Development of evidence-based clinical practice guidelines for endotracheal suction in premature infants

Ching Fen Tu, Hui Mei Kao, Ying-Ju Chang

Research output: Contribution to journalArticlepeer-review

1 Citation (Scopus)

Abstract

Background: Endotracheal suctioning (ETS) for mechanically ventilated premature infants is a routine practice in neonatal intensive care. However, ETS is associated with hypoxemia and bradycardia, which may cause brain damage and negatively affect neurodevelopmental outcomes. Purpose: This study develops a set of evidence-based clinical-practice ETS guidelines for premature infants. Methods: A multidisciplinary task group at a medical center in southern Taiwan was established. Team members analyzed current ETS practice guidelines, constructed foreground questions, reviewed each question systemically, drafted a new set of guidelines, established expert consensus, disseminated the developed guidelines within a hospital setting, and evaluated their efficacy in practice. Results: The developed ETS guidelines address 13 issues with 39 recommendations. The Delphi method found that 75% of experts agreed with all of the recommendations. Issues addressed in the ETS included pre-assessment, frequency of suctioning, pre-oxygenation, suction-tube selection, infection control, suction pressure and depth decision making, humidity with normal saline, suction duration and number, containment and comforting, assessment during and after suctioning, recovery time, and documentation. The panel of clinical and methodological experts recommended that ETS be used in practice and nurses in the neonatal intensive care unit evaluated the ETS as applicable and accessible. The cardiorespiratory responses to ETS of 5 premature infants were within normal ranges without episodes of hypoxemia (oxygen saturation < 85%) or bradycardia (heart rate < 100 beat/min). Conclusions: This set of evidence-based ETS guidelines for premature infants integrated recommendations from the best available literature and obtained a high consensus among clinical experts. Thus, these guidelines are recommended for clinical application.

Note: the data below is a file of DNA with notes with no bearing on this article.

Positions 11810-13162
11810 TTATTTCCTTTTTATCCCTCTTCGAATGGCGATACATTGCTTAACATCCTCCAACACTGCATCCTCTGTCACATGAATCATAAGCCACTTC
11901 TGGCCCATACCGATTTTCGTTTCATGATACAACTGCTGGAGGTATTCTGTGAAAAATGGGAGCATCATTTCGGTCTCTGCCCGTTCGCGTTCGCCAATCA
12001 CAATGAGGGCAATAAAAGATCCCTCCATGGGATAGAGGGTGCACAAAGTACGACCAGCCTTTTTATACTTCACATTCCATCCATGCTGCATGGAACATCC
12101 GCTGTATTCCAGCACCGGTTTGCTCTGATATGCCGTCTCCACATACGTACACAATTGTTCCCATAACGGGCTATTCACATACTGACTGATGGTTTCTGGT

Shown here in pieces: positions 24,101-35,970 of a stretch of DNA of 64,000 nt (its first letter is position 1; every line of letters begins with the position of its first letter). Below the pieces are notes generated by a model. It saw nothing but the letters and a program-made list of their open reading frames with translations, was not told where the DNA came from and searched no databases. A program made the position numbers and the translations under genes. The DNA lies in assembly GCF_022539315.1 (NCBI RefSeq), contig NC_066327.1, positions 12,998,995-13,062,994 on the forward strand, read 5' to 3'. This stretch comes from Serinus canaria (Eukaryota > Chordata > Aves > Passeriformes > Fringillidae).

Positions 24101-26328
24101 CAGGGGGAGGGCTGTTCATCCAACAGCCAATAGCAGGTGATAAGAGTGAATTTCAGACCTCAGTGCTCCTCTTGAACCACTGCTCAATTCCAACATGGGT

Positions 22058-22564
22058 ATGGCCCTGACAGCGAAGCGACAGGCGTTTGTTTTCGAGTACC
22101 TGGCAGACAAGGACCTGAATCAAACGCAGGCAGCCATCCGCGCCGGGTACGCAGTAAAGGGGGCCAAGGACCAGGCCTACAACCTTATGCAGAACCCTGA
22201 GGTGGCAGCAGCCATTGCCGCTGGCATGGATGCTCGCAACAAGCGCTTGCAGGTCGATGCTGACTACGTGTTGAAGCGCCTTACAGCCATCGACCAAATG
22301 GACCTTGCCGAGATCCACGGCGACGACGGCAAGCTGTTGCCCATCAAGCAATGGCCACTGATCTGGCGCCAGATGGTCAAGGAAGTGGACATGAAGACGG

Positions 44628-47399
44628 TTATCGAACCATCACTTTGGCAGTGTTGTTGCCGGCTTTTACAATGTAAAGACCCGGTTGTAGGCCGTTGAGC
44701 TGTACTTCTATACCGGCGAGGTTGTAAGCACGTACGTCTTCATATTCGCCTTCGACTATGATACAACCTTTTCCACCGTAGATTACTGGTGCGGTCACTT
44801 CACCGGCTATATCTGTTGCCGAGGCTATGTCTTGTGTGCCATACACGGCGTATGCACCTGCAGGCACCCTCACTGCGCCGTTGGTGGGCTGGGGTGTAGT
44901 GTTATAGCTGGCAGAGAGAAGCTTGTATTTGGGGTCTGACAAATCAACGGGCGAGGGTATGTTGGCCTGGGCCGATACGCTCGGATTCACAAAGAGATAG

Original languageEnglish
Pages (from-to)42-53
Number of pages12
JournalJournal of Nursing
Volume61
Issue number1
DOIs
Publication statusPublished - 2014 Feb 1

All Science Journal Classification (ASJC) codes

  • Nursing(all)

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